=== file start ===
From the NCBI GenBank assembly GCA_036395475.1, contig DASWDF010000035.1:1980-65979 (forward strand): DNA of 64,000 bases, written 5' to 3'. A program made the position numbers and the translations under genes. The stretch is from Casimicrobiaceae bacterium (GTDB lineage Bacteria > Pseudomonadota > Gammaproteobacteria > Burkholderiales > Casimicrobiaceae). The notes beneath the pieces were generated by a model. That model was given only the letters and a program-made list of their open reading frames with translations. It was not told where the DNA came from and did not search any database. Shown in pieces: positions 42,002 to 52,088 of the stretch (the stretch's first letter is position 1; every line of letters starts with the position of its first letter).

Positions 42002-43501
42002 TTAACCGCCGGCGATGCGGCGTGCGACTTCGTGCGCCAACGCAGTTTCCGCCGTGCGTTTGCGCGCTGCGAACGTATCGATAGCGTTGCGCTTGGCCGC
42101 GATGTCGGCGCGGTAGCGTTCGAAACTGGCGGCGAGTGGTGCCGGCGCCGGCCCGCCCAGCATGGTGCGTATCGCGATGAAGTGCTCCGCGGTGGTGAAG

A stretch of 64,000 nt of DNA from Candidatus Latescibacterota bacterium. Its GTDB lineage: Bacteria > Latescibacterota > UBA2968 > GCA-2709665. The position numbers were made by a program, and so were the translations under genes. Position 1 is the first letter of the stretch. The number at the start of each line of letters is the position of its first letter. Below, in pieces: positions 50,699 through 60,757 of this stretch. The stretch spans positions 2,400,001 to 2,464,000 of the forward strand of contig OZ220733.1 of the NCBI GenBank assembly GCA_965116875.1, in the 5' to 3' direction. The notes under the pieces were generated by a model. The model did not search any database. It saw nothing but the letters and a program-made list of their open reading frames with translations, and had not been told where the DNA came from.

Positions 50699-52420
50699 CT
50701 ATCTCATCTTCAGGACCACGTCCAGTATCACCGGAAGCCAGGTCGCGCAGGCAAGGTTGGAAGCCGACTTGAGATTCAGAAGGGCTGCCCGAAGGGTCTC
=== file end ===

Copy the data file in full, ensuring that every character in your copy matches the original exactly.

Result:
From the NCBI GenBank assembly GCA_036395475.1, contig DASWDF010000035.1:1980-65979 (forward strand): DNA of 64,000 bases, written 5' to 3'. A program made the position numbers and the translations under genes. The stretch is from Casimicrobiaceae bacterium (GTDB lineage Bacteria > Pseudomonadota > Gammaproteobacteria > Burkholderiales > Casimicrobiaceae). The notes beneath the pieces were generated by a model. That model was given only the letters and a program-made list of their open reading frames with translations. It was not told where the DNA came from and did not search any database. Shown in pieces: positions 42,002 to 52,088 of the stretch (the stretch's first letter is position 1; every line of letters starts with the position of its first letter).

Positions 42002-43501
42002 TTAACCGCCGGCGATGCGGCGTGCGACTTCGTGCGCCAACGCAGTTTCCGCCGTGCGTTTGCGCGCTGCGAACGTATCGATAGCGTTGCGCTTGGCCGC
42101 GATGTCGGCGCGGTAGCGTTCGAAACTGGCGGCGAGTGGTGCCGGCGCCGGCCCGCCCAGCATGGTGCGTATCGCGATGAAGTGCTCCGCGGTGGTGAAG

A stretch of 64,000 nt of DNA from Candidatus Latescibacterota bacterium. Its GTDB lineage: Bacteria > Latescibacterota > UBA2968 > GCA-2709665. The position numbers were made by a program, and so were the translations under genes. Position 1 is the first letter of the stretch. The number at the start of each line of letters is the position of its first letter. Below, in pieces: positions 50,699 through 60,757 of this stretch. The stretch spans positions 2,400,001 to 2,464,000 of the forward strand of contig OZ220733.1 of the NCBI GenBank assembly GCA_965116875.1, in the 5' to 3' direction. The notes under the pieces were generated by a model. The model did not search any database. It saw nothing but the letters and a program-made list of their open reading frames with translations, and had not been told where the DNA came from.

Positions 50699-52420
50699 CT
50701 ATCTCATCTTCAGGACCACGTCCAGTATCACCGGAAGCCAGGTCGCGCAGGCAAGGTTGGAAGCCGACTTGAGATTCAGAAGGGCTGCCCGAAGGGTCTC